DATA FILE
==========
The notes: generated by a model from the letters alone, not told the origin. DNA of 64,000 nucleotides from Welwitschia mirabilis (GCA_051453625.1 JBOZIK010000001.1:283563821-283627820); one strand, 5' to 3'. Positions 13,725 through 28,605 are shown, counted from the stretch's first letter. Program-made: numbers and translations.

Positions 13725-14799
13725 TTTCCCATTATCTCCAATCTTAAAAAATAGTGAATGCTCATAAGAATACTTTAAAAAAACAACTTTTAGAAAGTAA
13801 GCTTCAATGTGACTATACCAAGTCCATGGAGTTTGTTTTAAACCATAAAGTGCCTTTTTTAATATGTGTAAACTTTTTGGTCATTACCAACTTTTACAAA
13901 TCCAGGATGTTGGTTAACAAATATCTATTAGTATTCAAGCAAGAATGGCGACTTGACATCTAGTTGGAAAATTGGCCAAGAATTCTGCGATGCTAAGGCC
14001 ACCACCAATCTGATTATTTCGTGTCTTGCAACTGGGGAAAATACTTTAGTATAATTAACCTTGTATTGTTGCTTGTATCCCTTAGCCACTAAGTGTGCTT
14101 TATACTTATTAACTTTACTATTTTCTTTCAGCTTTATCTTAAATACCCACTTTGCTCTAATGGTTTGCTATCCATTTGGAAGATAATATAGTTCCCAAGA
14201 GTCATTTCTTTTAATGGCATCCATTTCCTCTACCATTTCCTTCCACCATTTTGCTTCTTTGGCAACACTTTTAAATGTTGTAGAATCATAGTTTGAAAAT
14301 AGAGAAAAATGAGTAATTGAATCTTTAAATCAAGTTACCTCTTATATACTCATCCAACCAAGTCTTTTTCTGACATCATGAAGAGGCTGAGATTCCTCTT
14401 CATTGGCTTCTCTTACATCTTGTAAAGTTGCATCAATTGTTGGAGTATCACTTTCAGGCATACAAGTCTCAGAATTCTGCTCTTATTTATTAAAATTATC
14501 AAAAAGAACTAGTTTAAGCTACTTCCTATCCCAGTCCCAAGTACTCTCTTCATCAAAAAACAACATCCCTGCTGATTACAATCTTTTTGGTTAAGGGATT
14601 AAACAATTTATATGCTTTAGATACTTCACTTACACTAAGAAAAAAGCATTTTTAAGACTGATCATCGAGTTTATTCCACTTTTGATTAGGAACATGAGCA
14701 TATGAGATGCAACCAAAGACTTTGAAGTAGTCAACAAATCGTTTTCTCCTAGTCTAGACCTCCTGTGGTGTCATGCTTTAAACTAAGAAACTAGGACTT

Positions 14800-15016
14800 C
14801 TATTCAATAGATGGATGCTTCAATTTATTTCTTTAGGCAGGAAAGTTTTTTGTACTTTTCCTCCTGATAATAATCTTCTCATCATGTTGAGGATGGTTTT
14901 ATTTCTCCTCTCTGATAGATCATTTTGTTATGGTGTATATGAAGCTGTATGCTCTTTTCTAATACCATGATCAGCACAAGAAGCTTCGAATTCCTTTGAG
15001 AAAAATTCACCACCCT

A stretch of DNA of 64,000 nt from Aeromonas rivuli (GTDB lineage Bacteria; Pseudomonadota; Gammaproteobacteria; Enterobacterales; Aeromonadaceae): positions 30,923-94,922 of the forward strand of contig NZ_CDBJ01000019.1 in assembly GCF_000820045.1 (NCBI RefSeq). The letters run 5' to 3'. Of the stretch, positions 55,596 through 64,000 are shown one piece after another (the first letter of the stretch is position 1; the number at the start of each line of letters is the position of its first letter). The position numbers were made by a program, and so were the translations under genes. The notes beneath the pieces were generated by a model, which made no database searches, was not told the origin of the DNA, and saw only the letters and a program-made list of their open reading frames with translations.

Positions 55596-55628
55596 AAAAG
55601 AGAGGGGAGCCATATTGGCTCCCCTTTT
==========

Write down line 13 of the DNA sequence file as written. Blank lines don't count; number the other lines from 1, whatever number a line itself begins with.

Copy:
14701 TATGAGATGCAACCAAAGACTTTGAAGTAGTCAACAAATCGTTTTCTCCTAGTCTAGACCTCCTGTGGTGTCATGCTTTAAACTAAGAAACTAGGACTT